How to Pull Off a 250-Mile Protest March? Grit (And a Little Bit of Harry Belafonte)
Linda Sarsour on the 2015 #March2Justice
Harry Belafonte sat on a couch in his resplendent, wood-paneled office, telling us not to lose hope. The week before, several of us had been arrested outside Mayor Bill de Blasio’s house. We’d gone there to protest the decision not to hold the NYPD accountable for Eric Garner’s death, but our action had yielded no discernable result. Now, at a meeting of Justice League NYC, about 20 of us surrounded Mr. Belafonte. We were perched on chairs and literally sitting at his feet.
The great man was now well into his eighties but was as vital as ever. Even though his voice bore the slightest waver, his eyes were fiery as he told us about being with Dr. Martin Luther King Jr. and John Lewis on the march from Selma to Montgomery in 1965. Some 600 people had joined that 54-mile journey along Highway 80. On the fourth day, in a drenching downpour, they had camped out in a soaked field where a single flatbed trailer served as a concert stage from which performers sang and spoke in the rain.
Mr. Belafonte had organized it all, using his star power to bring out some of the nation’s most celebrated artists—from Mahalia Jackson to Leonard Bernstein, from Nina Simone to Joan Baez, from James Baldwin to Pete Seeger—all to support the cause of racial justice.
Mr. Belafonte described how tired the marchers were, yet how restored in their souls by the performance. Many of the protesters had been beaten and hosed. They’d faced snarling police dogs and some had been arrested, but the rest had marched on for freedom and equality, and so that people like us, sitting in this room, would have the right to vote and raise our voices, too. “There was no other choice but to keep going,” Mr. Belafonte told us. “Defeat is never an option.” He looked around the room, seeming to hold each person in his gaze at the same time. “All of you here have inherited the mantle from the ones who marched then, and we are all counting on you.”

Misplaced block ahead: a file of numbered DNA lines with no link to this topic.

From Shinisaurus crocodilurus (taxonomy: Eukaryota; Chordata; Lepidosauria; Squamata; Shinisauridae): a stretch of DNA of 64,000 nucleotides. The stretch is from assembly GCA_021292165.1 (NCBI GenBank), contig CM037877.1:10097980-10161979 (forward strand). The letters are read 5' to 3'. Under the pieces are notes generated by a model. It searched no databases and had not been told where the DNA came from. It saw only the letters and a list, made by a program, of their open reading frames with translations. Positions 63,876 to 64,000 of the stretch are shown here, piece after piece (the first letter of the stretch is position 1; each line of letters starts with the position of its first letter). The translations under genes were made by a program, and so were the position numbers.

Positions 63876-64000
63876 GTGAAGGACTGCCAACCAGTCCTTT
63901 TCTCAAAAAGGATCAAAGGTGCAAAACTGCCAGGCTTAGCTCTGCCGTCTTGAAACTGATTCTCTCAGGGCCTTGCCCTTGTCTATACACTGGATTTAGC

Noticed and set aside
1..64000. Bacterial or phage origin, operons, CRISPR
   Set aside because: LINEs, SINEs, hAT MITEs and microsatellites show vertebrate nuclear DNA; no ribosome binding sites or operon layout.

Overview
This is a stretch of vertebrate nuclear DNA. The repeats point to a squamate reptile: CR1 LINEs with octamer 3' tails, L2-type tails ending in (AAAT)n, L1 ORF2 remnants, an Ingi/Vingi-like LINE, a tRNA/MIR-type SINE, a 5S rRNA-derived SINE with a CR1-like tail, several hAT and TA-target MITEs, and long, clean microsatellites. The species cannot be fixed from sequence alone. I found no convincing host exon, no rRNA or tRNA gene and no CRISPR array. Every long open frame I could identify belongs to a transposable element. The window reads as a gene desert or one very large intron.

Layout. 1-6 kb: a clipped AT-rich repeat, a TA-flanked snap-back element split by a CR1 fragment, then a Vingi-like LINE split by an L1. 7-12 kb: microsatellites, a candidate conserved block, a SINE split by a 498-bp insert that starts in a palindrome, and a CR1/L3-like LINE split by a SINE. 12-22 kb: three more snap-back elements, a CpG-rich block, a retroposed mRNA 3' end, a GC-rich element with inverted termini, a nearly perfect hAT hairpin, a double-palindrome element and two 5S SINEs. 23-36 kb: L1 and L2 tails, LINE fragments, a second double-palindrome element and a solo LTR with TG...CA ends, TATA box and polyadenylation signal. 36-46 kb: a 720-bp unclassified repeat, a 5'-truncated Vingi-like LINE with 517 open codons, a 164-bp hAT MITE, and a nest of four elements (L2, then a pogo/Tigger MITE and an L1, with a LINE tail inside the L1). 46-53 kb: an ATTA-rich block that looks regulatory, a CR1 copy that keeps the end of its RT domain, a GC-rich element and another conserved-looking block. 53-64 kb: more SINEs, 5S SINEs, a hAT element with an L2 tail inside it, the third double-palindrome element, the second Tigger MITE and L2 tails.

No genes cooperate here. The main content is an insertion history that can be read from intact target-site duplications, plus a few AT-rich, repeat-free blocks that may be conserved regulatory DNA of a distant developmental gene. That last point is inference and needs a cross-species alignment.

For that entire meeting, I hung on his every word, feeling the great privilege of his belief in us to carry on the struggle. I was in awe of his commitment, which 50 years later was undimmed. Defeat is not an option, he had said, and with all my heart I believed him. That night, his grace, authority, and humanity felt like an infinite font of love, pouring sustenance into us all.
A month later the same group was once again gathered inside the same building in New York’s Hell’s Kitchen, where Mr. Belafonte kept a suite of offices. We were seated this time around an expansive table of highly polished wood that commanded the center of the conference room. Around us, the walls were covered with photographs and awards from Mr. Belafonte’s long and illustrious career as an actor, singer, and agitator.It would take us nine days to cross the five states between us and the nation’s capital.
The singer Paul Robeson had once told him that “artists are the gatekeepers of truth” and “civilization’s radical voice,” which is why, in addition to the Gathering for Justice, Mr. Belafonte had founded Sankofa, an organization to connect artists with grassroots organizing and social justice campaigns.
The Gathering for Justice was headquartered inside Mr. Belafonte’s suite, as was our own group, Justice League NYC. Our meetings there often lasted well into the night. No one ever wanted to leave. We rel- ished being in rooms that were imbued with Mr. Belafonte’s warrior spirit. It reminded us that our efforts were never in vain. However, the great man was not with us on this night, and the mood in the room was glum. “The police are just killing us and getting away with it,” Tamika